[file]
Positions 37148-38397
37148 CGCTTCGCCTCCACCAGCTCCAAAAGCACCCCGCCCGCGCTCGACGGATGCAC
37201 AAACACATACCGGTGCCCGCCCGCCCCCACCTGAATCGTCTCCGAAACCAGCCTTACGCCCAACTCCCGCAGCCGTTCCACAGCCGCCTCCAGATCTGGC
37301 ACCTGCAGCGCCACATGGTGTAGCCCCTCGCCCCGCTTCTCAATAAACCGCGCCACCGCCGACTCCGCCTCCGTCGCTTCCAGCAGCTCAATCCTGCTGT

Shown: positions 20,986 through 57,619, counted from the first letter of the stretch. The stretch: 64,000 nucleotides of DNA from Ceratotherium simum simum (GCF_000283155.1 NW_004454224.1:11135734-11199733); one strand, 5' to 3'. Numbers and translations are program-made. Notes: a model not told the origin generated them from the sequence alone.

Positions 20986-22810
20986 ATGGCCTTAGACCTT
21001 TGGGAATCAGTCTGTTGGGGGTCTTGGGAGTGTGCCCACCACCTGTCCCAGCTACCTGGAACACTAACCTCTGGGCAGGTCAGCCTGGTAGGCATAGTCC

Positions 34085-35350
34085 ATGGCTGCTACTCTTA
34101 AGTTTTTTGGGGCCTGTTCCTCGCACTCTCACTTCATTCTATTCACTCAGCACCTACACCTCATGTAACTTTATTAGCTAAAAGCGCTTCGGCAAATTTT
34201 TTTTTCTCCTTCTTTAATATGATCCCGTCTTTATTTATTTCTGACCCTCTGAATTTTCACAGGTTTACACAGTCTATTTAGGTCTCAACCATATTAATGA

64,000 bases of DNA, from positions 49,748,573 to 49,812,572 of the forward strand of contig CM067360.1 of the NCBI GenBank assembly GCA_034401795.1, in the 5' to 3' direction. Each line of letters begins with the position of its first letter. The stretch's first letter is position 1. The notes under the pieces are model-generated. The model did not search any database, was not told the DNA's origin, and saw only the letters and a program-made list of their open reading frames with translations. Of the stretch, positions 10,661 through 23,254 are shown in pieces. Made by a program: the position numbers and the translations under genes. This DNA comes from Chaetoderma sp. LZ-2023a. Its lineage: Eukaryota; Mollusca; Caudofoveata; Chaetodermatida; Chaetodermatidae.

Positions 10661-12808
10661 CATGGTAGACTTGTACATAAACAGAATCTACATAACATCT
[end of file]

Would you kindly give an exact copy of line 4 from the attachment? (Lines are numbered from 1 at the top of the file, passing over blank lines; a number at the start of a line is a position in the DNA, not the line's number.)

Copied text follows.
37301 ACCTGCAGCGCCACATGGTGTAGCCCCTCGCCCCGCTTCTCAATAAACCGCGCCACCGCCGACTCCGCCTCCGTCGCTTCCAGCAGCTCAATCCTGCTGT